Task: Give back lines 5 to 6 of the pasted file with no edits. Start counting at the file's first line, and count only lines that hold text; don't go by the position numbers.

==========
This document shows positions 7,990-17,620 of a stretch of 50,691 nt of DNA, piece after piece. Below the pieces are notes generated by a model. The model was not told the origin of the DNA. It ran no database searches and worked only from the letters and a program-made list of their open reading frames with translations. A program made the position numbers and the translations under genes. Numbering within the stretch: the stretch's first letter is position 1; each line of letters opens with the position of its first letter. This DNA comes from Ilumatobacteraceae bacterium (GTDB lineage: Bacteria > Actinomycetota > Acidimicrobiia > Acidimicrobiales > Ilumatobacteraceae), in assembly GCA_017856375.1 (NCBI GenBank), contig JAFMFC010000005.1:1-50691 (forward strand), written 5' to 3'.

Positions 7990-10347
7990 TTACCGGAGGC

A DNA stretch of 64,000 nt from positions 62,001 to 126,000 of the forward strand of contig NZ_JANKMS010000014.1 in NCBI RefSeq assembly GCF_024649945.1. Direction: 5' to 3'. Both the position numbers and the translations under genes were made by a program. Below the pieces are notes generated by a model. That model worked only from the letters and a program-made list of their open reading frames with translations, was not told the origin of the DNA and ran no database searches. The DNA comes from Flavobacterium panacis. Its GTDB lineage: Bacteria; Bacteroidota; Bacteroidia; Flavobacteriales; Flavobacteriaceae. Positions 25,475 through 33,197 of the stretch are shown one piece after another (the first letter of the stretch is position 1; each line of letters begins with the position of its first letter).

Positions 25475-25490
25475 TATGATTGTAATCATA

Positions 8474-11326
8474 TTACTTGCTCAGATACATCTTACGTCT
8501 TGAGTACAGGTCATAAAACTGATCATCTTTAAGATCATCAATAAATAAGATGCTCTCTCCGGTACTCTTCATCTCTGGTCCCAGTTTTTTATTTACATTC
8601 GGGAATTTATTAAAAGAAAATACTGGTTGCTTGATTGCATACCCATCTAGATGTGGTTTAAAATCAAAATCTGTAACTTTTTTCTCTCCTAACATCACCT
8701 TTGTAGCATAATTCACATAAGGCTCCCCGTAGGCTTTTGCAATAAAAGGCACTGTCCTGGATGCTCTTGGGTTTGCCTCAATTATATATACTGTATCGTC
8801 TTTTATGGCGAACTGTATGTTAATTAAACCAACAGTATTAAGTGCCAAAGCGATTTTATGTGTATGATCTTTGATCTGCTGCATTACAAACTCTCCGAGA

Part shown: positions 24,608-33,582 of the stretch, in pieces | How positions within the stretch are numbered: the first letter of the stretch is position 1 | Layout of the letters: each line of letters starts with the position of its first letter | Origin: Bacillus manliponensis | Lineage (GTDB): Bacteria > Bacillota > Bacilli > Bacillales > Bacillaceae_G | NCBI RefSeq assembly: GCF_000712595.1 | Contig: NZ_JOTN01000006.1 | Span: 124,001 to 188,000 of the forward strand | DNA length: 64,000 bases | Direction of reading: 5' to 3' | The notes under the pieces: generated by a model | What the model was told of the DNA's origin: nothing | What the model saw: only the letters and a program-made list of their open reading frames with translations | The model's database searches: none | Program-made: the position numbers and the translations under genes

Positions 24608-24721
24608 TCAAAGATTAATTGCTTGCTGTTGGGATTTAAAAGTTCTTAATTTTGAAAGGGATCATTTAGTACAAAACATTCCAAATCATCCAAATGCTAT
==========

Positions 25475-25490
25475 TATGATTGTAATCATA